Investors should pay closer attention to what Powell has said: Financial conditions need to tighten. If this doesn’t happen on its own (which seems unlikely), the Fed will have to shock markets to achieve the desired response. This would mean hiking the federal funds rate considerably higher than currently anticipated. One way or another, to get inflation under control, the Fed will need to push bond yields higher and stock prices lower.
If stock prices were to rise significantly, the Fed would view that as a loosening of financial conditions and it would have to respond with a tighter monetary policy. In other words, the Fed wants the stock market to fall. In addition, inflation expectations have begun to edge up. If it continues, it would be a disturbing sign for policy makers.
For investors, a neutral ranking translates to upside potential is roughly balanced with downside risk. Since equities historically outperform bonds in the long run, it makes sense to hold a higher commitment to equities compared to bonds in a portfolio, all else being equal. But that doesn’t mean there are no downside risks.
There are two key risks to the equity outlook, namely China and Europe. Bloomberg reported that the mortgage boycott is significantly denting the banking system.
In the ongoing property crisis, people in cities from pottery-making hub Jingdezhen to Shanghai are withholding payments on mortgages for homes that developers, including Evergrande, have yet to finish. The amounts are huge. The wildcat boycott on loans is worth as much as 2 trillion yuan ($296 billion) to lenders, which have relied on mortgages as their safest source of revenue as Covid lockdowns stifle growth.
As a result, Chinese consumer confidence has plummeted.
As the Chinese financial system is largely closed, contagion risk should be relatively limited. However, the downturn in China is leaking globally through the trade channel. Both Korea and Germany have exhibited rare trade deficits as Chinese capital goods imports have tanked.
The other major risk to the global macro outlook is the effects of the Russia-Ukraine war on Europe. While progress is largely stalled on the battlefield, the battleground has shifted to hybrid war as Russia has weaponized energy and grains. Europeans are paying the equivalent of $400 oil as gas prices surged in Europe after Russia cut flows from the Nord Stream 1 pipeline to just 20% of normal capacity after flows resumed after scheduled maintenance. Soaring energy prices have stoked a cost of living crisis and boosted costs for industry, threatening to push the region into recession.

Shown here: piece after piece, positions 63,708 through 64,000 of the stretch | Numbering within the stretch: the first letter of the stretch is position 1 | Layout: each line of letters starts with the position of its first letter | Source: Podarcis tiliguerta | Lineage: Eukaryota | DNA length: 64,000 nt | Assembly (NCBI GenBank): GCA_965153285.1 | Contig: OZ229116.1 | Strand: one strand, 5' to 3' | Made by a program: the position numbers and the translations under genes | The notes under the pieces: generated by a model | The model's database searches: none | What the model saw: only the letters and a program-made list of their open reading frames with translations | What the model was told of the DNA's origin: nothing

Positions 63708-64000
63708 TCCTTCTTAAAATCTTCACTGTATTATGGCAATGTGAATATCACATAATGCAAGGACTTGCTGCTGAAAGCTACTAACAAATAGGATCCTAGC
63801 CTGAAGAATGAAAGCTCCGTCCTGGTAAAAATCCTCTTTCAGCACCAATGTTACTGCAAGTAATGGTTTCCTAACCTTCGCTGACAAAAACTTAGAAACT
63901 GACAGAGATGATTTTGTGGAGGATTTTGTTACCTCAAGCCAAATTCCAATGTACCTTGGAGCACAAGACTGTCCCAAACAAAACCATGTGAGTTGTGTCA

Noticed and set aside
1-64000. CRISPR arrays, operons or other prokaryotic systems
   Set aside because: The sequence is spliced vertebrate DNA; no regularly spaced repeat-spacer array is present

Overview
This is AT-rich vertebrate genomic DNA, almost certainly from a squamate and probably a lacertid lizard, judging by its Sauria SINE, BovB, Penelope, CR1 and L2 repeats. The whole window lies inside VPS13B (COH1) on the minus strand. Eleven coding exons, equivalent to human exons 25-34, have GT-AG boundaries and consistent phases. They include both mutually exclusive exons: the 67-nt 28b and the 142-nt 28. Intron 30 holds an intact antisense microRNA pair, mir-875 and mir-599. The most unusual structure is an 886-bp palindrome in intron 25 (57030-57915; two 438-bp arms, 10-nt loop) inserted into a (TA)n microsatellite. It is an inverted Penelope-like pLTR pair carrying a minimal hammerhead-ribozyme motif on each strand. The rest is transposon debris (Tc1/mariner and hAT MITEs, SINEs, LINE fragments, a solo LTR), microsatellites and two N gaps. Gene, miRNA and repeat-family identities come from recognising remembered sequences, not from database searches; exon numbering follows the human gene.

reported that the European Commission has estimated that a full cutoff of Russian gas during an average winter could reduce the EU’s GDP by 0.6-1% if no action is taken in advance to conserve energy. In a cold winter, a cutoff without preparation could lower GDP by an average of 0.9-1.5%. The IMF
also modeled the effects of a Russian gas cutoff. Its effects would depend on two assumptions: “An integrated-market approach that assumes gas can get where it is needed, and prices adjust…[or] a fragmented-market approach that is best used when the gas cannot go where needed no matter how much prices rise.” The magnitude of effects of the IMF model are broadly similar to the European Commission’s model.
The one wildcard is Chinese LNG demand. Chinese LNG importers have not been buying in the spot market for the winter in anticipation that Beijing’s zero-COVID policy will continue to cut demand. A rebound in Chinese LNG demand has the potential to devastate the global gas market.
Already, Asian LNG prices have surged as other regional buyers compete for scarce supply.
In conclusion, the balance of equity risk has begun to normalize. Signals from global commodity and equity markets showing that the upside potential and downside risk of owning equities have become more balanced. However, downside risks remain in the form of a China slowdown and further risks from the Russia-Ukraine war.
From a technical perspective, the S&P 500 staged an upside breakout through a falling channel, which is a constructive development. However, the market is likely to need a period of basing and consolidation. Expect some short-term choppiness before stock prices can recover to new highs.